Juliet Sykes Quotes in Before I Fall
I know some of you are thinking maybe I deserved it. Maybe I shouldn’t have sent that rose to Juliet or dumped my drink on her at the party. Maybe I shouldn’t have copped off Lauren Lornet’s quiz. Maybe I shouldn’t have said those things to Kent. There are probably some of you who think I deserved it because I was going to let Rob go all the way—because I wasn’t going to save myself. But before you start pointing fingers, let me ask you: is what I did really so bad? So bad I deserved to die? So bad I deserved to die like that? Is what I did really so much worse than what anybody else does? Is it really so much worse than what you do?
Maybe the whole point is I have to prove that I'm a good person. Maybe I have to prove that I deserve to move on. Maybe Juliet Sykes is the only thing between me and an eternity of chocolate fountains and perfect love and guys who always call when they say they will and banana sundaes that
actually help you burn calories. Maybe she's my ticket out.
The wind shrieks, and I suddenly realize that Juliet's only a half inch from the road, teetering on the thin line where the pavement begins, like she's balancing on a tightrope.
“Maybe you should come away from the road,” I say, but all the time in the back of my head, there’s an idea growing and swelling, a horrible, sickening realization, massing up and taking shape like clouds on the horizon. Someone calls my name again. And then, still in the distance, I hear the throaty wail of “Splinter” by Fallacy pumping from someone's car.
“Sam! Sam!” I recognize it as Kent's voice now.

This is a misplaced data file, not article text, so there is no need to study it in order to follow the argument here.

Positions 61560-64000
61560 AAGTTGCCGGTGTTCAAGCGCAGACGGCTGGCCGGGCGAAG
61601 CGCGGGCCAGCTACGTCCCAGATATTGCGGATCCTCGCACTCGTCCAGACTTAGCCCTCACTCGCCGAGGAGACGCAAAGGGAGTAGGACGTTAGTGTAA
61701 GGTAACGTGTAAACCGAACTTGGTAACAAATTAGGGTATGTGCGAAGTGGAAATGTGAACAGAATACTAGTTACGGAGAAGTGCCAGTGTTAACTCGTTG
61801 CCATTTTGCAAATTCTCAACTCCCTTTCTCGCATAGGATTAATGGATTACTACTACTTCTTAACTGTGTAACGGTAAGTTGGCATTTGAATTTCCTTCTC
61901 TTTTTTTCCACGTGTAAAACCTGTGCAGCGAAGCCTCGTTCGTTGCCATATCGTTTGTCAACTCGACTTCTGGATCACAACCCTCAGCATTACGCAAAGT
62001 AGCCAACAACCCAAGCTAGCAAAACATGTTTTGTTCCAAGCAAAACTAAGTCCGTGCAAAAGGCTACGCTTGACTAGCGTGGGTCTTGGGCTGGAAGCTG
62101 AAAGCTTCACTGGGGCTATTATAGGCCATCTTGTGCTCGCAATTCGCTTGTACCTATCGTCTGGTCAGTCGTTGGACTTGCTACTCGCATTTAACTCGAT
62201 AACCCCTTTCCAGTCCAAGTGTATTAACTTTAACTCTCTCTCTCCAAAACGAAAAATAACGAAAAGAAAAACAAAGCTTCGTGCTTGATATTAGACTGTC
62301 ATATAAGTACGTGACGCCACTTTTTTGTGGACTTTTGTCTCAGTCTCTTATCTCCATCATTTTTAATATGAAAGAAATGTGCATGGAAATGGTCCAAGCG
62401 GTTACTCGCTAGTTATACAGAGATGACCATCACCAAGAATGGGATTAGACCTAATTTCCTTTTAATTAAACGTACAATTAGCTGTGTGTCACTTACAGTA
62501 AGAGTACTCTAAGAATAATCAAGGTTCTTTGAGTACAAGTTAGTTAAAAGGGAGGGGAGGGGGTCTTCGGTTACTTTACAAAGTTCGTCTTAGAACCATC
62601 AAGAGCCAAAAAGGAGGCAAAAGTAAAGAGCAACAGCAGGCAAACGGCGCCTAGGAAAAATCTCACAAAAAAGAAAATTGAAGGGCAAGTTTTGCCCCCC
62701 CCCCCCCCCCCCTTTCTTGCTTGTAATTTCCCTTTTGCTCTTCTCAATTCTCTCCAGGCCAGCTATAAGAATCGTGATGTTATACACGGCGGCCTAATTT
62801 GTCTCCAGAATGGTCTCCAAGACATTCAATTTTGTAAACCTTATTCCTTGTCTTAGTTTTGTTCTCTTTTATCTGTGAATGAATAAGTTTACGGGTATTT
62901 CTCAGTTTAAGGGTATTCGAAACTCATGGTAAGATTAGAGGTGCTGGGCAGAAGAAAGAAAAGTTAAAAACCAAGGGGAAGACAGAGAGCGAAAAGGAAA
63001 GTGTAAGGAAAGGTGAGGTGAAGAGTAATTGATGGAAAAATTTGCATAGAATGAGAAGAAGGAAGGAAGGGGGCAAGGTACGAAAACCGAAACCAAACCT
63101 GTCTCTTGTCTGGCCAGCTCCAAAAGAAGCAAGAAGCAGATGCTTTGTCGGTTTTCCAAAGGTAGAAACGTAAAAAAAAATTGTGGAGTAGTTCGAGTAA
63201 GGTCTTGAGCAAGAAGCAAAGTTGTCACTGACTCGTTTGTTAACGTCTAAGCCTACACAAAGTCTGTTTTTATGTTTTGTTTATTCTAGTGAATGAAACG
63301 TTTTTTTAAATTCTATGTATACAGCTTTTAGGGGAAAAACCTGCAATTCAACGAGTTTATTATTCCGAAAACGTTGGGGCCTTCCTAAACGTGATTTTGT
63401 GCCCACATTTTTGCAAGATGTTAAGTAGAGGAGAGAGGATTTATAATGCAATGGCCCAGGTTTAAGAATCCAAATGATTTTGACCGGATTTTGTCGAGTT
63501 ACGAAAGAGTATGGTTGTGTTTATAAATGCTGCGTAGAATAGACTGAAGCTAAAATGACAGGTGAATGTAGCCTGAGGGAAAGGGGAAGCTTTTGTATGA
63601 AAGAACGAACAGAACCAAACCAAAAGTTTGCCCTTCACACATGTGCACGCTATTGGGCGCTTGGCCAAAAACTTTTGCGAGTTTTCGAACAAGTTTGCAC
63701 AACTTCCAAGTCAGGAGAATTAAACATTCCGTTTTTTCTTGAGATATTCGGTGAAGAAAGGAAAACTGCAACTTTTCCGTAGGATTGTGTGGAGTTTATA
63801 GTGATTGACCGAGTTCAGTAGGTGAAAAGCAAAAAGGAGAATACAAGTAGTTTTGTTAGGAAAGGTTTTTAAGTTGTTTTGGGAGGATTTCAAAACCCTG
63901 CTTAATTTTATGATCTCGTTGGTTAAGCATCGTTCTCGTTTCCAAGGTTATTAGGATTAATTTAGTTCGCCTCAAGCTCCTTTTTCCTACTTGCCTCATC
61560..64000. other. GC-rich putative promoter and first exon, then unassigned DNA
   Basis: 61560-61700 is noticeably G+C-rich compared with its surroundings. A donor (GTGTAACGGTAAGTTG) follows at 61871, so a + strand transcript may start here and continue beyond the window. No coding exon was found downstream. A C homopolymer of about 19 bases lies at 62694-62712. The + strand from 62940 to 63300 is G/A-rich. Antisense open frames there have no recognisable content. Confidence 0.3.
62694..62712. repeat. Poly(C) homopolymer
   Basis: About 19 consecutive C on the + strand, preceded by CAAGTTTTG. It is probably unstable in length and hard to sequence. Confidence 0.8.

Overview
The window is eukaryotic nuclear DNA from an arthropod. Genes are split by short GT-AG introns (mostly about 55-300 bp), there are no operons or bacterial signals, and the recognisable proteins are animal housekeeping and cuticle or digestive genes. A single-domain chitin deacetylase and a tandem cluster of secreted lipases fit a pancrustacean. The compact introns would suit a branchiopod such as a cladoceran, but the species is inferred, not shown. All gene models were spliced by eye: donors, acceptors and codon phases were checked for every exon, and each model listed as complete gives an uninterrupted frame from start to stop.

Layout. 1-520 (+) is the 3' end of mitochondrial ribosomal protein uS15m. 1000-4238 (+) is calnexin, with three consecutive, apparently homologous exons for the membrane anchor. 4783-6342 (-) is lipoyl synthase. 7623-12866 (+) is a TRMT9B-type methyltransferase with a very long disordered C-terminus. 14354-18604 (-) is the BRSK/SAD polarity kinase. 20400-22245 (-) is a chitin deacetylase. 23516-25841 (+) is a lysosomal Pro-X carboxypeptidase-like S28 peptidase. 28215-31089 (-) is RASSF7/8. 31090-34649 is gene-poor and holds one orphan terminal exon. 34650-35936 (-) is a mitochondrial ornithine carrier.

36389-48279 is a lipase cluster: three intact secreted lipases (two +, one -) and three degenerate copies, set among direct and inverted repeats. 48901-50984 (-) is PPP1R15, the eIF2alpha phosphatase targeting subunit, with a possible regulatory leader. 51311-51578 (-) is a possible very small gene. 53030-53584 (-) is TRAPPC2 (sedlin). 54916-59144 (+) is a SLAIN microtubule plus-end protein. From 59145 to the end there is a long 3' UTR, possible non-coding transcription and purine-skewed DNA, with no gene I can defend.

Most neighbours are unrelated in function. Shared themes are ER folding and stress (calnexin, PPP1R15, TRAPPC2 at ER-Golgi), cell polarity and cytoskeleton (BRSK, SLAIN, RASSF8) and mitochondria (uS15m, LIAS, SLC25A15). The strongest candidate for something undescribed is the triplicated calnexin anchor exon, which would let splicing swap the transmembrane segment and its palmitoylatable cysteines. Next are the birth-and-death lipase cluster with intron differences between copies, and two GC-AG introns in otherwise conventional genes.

Juliet turns to face me then. She’s smiling, but it's the saddest smile I’ve ever seen.
“Maybe next time,” she says. “But probably not.”
[Lindsay] doesn't hate [Juliet.] She's afraid of her. Juliet Sykes, the keeper of Lindsay’s oldest, maybe her worst, secret. And it all seems absurd now, the chance and randomness of it. One person shoots up and the other spirals downward—random and meaningless. As simple as being in the right place, or the wrong place, or however you want to look at it. As simple as getting a craving for Diet Pepsi one day at a pool party, and getting swept away; as simple as not saying no.
“Why didn't you say anything?” I ask, even though I already know the answer. My voice comes out hoarse from the effort of swallowing back tears.
Juliet shrugs. “She was my best friend, you know? She was always so sad back then.” Juliet makes a noise that could be a laugh or a whimper. “Besides,” she says more quietly, “I thought it would pass.”
At the same time the more I think about it […] the angrier I get. This is my life: the whole big, sprawling mess of my life in all its possibilities—first kisses and last kisses and college and apartments and marriage and fights and apologies and happiness—brought to a point, a second, an edge of a second, razored off in that final moment by Juliet’s last act: her revenge against us, against me. The farther I get from the party, the more I think, No. It can't happen this way. No matter what we did, it can't happen this way.
In my head I've been saying good-bye to everything, all these places I’ve seen so often I start to ignore them: the deli on the hill with perfect chicken cutlets and the trinket store where I used to buy thread to make friendship bracelets and the Realtor’s and the dentist's and the little garden where Steve King put his tongue in my mouth in seventh grade, and I was so surprised I bit down. I can't stop thinking about how strange life is, about Kent and Juliet and even Alex and Anna and Bridget and Mr. Shaw and Ms. Winters—about how complex and connected everything is, all threaded together like some vast, invisible netting—and how sometimes you can think you're doing the right thing, but it's actually terrible and vice versa.
Floating images, moving in and out: bright green eyes and a field of sun-warmed grass, a mouth saying, Sam, Sam, Sam, making it sound like a song. Three faces blooming together like flowers on a single stem, names ebbing away from me, a single word: love. Red and white flashes, tree branches lit up like the vaulted ceiling of a church. And a face above mine, white and beautiful, eyes as large as the moon. You saved me. A hand on my cheek, cool and dry. Why did you save me? Words welling up on a tide: No. The opposite. Eyes the color of a dawn sky, a crown of blond hair, so bright and white and blinding I could swear it was a halo.